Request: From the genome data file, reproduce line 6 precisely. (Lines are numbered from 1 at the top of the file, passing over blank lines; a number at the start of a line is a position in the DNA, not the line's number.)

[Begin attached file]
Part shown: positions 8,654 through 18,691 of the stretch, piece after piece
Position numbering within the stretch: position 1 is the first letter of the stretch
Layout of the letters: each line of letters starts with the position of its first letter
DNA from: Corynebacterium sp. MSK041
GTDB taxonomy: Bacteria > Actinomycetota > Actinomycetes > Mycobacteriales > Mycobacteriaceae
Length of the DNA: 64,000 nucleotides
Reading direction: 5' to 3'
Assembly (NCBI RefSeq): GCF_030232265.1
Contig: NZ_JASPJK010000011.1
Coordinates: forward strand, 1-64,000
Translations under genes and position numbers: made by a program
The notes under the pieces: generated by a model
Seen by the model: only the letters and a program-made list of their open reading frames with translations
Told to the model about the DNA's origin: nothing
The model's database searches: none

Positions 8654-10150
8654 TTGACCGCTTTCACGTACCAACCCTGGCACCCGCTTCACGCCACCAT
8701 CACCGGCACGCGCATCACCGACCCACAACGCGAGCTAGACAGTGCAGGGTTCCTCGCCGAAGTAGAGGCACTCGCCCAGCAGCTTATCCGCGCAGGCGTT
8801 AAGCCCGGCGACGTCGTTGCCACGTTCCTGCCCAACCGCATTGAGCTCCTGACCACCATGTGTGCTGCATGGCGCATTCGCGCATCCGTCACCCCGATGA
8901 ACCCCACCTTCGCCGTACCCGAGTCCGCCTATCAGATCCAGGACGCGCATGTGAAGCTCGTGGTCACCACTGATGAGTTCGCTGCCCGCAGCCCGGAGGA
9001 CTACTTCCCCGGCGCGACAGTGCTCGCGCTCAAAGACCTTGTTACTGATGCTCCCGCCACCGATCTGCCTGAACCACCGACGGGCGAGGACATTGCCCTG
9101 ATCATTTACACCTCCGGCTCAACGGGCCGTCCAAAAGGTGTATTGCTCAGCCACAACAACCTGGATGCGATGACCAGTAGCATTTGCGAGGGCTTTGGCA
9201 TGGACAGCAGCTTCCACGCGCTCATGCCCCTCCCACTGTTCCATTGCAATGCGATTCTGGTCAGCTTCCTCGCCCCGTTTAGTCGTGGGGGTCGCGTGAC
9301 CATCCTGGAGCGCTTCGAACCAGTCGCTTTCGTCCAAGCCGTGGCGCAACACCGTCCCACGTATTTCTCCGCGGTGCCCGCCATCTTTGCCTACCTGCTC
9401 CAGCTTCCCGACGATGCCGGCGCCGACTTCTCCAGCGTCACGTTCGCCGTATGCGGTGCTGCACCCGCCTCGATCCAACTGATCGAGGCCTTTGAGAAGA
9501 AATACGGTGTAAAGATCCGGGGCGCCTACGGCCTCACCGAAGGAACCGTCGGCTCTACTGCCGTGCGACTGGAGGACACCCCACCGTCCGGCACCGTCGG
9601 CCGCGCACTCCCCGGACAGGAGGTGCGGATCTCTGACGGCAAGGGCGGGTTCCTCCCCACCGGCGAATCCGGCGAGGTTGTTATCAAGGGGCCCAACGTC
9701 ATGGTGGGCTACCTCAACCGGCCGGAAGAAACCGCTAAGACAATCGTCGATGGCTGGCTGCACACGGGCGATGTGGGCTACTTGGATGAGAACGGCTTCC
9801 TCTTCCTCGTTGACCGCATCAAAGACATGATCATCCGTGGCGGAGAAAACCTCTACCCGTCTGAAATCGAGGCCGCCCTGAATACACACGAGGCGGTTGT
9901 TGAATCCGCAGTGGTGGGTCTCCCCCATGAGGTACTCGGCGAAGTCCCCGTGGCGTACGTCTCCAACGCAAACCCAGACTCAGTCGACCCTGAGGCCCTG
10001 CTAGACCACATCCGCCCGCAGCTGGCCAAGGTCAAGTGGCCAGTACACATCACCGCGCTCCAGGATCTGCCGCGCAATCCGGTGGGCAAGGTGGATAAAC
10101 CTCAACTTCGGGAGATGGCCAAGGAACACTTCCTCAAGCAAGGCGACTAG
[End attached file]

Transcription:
Length of the DNA: 64,000 nucleotides